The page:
Your personal wish list criteria will depend on your objectives and risk tolerance
There’s a difference between price and value
Customized alerts can let the platform do the monitoring for you
When there’s a tough stretch in the stock market, sometimes premium-quality stuff gets placed into the bargain bin along with everything else. That’s why investors should consider making and keeping a wish list, so that when the market is in sell mode, you can look for bargains.
That doesn’t mean jumping in without a plan just because some high-flyer stock is suddenly trading at “only” 50,000- foot multiples instead of 300,000-foot ones. It does mean having a good sense of where you think a stock should be trading based on earnings, future growth potential, and fundamentals, and perhaps buying it not all at once but rather in increments that allow you to take advantage if prices get even lower.
The words “wish list” might remind you of those old wish book catalogs a lot of us drooled over around holiday time when we were kids. (Would this be the year we got that flashy bike, slot car track, or luxury dollhouse?) But a serious investor wish list is one that you need to sit down and research as well as approach with a lot of care. A stock that looks cheap might not actually be cheap, and just because a stock’s price has fallen doesn’t necessarily make it a bargain.
Instead, a “wish” stock is one that’s through no fault of its own gotten punished along with the rest of the market—the whole baby-and-bathwater thing—despite having great management, strong position in its industry, an outlook for sustained earnings growth, and a solid market for its products. While this article can’t recommend any particular stocks that fit this description, it can help you find these stocks and zero in on ways to find undervalued ones.
Upon Which Shall You Wish? Setting Up The Scenario
Let’s consider two theoretical companies in the same industry, operating in a tough macro climate where a fundamental challenge blows headwinds at everyone. Think of the 2020 coronavirus outbreak, for instance, or rising interest rates that helped push the market nearly into bear territory in late 2018. A lot of strong companies got bludgeoned along with everyone else at those times.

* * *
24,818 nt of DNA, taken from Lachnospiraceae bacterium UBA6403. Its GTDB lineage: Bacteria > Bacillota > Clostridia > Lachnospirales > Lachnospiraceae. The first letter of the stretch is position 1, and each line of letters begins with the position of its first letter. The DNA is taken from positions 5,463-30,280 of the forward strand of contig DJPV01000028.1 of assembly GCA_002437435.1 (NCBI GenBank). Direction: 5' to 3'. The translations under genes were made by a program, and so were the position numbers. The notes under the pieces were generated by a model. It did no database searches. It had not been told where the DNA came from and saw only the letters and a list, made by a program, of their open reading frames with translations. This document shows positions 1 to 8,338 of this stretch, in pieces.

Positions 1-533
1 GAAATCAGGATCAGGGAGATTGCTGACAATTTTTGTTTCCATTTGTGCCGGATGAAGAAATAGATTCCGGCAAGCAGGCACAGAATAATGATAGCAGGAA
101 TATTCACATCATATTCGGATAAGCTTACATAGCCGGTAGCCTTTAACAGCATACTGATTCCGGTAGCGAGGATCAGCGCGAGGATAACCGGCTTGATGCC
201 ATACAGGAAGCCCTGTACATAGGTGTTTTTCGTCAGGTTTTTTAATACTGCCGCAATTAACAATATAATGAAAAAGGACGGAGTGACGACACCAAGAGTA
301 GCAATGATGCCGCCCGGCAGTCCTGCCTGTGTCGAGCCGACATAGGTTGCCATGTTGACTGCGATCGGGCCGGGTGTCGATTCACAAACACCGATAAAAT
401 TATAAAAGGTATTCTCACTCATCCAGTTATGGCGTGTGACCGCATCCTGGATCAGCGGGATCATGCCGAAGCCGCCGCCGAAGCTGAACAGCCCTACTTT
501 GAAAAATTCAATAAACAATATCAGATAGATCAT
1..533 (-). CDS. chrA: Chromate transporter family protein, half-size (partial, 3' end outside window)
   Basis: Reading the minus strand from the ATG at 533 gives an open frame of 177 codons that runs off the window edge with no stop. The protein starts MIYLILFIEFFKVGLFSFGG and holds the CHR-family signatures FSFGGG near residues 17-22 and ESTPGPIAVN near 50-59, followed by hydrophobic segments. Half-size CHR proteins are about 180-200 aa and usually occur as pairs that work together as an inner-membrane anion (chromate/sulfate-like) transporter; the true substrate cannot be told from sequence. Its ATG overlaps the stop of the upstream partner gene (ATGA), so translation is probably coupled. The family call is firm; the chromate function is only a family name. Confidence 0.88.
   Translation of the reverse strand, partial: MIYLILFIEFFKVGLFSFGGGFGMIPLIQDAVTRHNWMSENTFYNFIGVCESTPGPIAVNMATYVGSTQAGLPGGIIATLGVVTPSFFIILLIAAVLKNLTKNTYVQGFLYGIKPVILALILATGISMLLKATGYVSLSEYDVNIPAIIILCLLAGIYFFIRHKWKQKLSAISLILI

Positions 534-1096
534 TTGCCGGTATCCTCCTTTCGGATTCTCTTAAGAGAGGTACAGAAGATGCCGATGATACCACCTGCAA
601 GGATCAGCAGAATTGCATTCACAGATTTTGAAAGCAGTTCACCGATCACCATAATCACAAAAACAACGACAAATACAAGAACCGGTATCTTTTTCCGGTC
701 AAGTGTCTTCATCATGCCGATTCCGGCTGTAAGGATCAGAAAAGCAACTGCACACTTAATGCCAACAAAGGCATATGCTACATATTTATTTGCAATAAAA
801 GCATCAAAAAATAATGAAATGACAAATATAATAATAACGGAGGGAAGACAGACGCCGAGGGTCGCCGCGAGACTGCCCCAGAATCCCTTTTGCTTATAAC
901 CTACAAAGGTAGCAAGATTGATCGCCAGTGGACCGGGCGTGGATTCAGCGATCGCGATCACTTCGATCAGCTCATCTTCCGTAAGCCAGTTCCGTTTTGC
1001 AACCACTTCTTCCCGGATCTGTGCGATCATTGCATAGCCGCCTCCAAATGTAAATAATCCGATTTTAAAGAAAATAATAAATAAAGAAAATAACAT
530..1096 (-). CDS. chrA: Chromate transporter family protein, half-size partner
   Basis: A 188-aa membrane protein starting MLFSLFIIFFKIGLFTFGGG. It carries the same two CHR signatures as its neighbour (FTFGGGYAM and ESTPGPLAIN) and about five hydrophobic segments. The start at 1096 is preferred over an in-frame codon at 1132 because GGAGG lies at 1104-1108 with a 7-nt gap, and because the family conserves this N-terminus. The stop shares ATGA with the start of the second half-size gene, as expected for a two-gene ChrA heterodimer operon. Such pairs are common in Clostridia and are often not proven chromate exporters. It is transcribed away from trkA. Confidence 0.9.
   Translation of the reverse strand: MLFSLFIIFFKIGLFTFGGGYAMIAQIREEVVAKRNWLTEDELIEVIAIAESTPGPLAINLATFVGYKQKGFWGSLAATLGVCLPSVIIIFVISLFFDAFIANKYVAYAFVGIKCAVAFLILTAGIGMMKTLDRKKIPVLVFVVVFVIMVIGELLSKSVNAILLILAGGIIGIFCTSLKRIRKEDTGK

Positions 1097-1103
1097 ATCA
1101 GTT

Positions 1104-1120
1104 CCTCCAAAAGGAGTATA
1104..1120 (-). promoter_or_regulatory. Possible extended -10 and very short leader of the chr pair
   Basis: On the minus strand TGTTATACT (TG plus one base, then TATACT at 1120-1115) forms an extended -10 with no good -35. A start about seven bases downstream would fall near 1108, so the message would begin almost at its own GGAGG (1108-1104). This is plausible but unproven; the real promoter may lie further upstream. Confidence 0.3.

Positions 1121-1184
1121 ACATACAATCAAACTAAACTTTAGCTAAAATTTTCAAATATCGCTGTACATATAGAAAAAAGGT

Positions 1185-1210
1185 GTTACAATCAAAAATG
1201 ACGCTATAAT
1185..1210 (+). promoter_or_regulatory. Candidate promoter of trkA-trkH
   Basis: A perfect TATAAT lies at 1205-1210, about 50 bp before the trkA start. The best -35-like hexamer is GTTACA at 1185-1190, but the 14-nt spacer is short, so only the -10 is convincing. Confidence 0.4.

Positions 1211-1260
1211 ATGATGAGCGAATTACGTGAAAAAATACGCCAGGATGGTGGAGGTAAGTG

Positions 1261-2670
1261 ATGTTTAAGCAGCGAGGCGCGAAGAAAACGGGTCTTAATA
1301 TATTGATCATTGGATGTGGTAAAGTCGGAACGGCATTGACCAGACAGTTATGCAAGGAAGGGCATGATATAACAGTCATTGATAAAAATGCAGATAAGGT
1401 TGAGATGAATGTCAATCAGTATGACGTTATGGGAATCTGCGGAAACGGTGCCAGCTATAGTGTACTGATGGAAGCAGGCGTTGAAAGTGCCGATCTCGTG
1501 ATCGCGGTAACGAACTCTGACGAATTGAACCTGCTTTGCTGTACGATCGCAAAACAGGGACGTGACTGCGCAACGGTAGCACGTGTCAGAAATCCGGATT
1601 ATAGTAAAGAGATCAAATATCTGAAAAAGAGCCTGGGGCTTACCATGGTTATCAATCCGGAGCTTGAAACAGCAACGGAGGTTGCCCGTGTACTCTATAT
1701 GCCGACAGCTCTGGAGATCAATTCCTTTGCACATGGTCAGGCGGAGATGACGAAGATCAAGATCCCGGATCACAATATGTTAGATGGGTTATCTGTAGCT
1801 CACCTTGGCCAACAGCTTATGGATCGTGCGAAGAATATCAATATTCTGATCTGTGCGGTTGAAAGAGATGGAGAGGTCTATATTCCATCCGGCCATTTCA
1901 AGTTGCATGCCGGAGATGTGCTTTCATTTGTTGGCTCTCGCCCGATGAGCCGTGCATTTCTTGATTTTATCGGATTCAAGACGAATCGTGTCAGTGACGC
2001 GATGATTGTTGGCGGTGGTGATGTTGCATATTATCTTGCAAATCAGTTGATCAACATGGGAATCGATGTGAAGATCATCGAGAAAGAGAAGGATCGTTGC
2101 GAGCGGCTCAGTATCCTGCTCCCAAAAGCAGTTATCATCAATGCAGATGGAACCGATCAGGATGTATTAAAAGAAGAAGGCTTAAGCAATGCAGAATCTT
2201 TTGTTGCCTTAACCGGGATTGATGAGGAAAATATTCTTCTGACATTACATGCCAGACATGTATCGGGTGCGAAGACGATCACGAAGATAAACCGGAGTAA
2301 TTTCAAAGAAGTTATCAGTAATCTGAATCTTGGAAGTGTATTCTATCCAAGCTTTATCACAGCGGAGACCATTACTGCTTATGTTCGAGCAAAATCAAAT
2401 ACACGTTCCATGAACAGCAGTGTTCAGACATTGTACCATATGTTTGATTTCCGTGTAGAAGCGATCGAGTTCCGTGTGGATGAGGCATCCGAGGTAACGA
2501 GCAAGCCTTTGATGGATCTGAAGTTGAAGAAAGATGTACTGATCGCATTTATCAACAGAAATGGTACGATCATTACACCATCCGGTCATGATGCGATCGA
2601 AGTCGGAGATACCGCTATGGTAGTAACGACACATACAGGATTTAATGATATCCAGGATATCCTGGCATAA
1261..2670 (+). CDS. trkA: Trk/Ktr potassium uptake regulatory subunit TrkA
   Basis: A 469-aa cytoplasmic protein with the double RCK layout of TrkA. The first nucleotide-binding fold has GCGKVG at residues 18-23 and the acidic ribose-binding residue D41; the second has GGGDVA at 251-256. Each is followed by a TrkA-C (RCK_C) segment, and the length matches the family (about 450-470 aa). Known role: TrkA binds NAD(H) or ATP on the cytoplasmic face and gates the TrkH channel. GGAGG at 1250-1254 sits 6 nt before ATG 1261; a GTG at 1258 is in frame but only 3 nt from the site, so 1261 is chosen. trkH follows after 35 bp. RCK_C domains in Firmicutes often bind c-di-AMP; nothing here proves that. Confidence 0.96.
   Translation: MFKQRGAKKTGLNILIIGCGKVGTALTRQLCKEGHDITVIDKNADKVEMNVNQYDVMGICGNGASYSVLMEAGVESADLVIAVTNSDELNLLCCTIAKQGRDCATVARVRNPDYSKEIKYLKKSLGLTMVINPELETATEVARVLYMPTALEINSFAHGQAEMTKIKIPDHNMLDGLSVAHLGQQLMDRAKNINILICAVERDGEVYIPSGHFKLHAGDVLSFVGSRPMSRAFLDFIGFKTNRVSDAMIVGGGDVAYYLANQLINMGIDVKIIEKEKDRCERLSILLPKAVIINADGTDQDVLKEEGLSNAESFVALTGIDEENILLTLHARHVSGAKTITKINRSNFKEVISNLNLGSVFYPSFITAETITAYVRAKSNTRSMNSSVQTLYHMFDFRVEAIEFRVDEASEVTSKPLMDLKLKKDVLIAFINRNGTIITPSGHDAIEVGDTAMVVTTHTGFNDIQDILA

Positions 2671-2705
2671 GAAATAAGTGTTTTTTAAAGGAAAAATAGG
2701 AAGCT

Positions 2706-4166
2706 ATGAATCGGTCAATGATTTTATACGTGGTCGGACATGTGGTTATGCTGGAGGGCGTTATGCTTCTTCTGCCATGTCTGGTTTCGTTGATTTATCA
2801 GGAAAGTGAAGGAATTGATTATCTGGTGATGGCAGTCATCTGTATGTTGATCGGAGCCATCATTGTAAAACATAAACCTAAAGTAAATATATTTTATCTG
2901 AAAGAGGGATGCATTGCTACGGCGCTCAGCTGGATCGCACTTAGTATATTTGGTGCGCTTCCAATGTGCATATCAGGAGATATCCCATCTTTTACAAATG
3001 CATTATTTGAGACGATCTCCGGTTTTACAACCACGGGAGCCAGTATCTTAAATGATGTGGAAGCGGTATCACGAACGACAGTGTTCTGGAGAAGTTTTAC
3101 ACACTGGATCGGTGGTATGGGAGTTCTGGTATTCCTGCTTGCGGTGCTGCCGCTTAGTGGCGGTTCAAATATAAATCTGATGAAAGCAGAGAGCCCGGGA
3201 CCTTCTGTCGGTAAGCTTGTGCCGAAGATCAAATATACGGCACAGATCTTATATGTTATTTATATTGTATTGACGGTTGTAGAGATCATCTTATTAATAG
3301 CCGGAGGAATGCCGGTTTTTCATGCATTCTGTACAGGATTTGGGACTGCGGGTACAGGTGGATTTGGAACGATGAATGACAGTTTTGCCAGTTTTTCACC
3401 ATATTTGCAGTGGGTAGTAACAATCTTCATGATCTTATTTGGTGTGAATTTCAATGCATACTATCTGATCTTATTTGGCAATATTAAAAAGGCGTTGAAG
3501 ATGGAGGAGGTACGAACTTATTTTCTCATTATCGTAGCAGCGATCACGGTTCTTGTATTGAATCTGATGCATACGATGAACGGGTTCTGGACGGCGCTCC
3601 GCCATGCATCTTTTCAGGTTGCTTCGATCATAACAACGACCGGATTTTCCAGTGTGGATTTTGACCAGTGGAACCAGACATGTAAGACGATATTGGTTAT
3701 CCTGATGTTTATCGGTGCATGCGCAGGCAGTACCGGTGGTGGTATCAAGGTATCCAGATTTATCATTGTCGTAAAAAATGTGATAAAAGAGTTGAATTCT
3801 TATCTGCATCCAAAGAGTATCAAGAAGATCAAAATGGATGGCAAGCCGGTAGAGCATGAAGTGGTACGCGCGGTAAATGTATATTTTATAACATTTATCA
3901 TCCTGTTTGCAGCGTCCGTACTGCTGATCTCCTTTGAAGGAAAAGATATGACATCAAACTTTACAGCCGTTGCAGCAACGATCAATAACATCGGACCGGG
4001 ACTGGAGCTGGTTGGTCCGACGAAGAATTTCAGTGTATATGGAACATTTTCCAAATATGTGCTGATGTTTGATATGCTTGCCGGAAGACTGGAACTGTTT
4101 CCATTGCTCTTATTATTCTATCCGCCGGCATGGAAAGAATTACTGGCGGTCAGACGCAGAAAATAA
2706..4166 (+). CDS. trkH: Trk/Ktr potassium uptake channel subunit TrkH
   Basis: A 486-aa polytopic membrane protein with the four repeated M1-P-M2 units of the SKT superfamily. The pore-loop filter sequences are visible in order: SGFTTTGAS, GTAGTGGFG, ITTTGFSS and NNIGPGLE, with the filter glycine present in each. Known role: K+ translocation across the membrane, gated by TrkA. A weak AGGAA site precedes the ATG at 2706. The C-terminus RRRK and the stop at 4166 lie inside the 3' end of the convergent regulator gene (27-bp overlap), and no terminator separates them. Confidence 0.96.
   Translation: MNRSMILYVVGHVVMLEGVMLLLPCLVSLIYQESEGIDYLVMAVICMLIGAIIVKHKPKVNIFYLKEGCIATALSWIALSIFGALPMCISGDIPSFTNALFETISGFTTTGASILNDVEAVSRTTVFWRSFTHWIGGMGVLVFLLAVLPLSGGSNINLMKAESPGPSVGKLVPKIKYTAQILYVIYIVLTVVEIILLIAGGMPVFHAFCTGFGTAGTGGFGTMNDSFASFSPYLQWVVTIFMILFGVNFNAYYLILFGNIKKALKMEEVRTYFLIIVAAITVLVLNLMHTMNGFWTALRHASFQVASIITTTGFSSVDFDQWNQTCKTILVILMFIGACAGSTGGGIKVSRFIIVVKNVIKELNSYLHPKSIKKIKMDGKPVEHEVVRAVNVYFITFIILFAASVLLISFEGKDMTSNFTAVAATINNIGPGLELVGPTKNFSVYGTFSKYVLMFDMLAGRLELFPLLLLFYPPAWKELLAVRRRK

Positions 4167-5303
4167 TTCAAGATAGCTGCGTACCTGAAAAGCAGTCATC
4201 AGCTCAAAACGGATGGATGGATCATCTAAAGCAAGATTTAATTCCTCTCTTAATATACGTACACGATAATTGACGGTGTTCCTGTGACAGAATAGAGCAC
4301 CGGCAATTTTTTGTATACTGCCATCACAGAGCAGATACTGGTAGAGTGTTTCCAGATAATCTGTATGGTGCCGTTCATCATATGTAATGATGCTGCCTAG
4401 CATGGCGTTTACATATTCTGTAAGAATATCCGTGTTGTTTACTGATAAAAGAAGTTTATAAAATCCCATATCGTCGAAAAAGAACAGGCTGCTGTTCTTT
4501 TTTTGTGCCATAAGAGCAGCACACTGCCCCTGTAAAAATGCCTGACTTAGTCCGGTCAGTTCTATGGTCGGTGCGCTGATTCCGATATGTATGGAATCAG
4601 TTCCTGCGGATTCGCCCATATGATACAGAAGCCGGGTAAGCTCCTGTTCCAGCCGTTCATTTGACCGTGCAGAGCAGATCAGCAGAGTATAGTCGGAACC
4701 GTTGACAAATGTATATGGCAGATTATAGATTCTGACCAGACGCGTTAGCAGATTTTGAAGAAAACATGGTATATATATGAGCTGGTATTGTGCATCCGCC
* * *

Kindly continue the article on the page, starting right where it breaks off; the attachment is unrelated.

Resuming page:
We’ll assume that both of the theoretical stocks are suffering in a market that’s in 10% correction mode and may ultimately fall further. Investors are behaving in “risk-off” fashion, diving into perceived safe-haven places like Utilities and bonds. Suppose both of the companies’ shares are down 10% from recent highs, and both might seem like enticing targets for investors to have on their wish lists.
How might an investor know which of the two is really worth a bid? We’re going to make this comparison tough. Neither company just got hit with a government investigation or lost its CEO in a scandal—things that would be obvious signs of a stock in which investors need to be wary. Neither is having any major fundamental supply or quality issues with its product lines, either.
Company A. The first company (Company A) has been in business for 100 years, has historically paid a solid dividend, and has an experienced management team. The customer base is global and diverse. It’s a mature company that’s well known and admired. Earnings have been growing in the mid-single digits but not much above or below that in any recent quarter.
Company B. While it’s in the same industry as Company A, the second company (Company B) has been growing faster and expanding its markets and customer base more quickly. Its products are fresher and more creative than Company A’s, and seem to be getting a foothold among more innovative customers. On the other hand, its cash flow isn’t as solid, and it’s had both positive and negative quarters recently on the earnings side. The positive quarters have been great, but negative ones sometimes come as a surprise and tend to knock down the stock.
We have the parameters down, but it’s still way too early to think about which company to buy.
Which Company Suits Which Investor?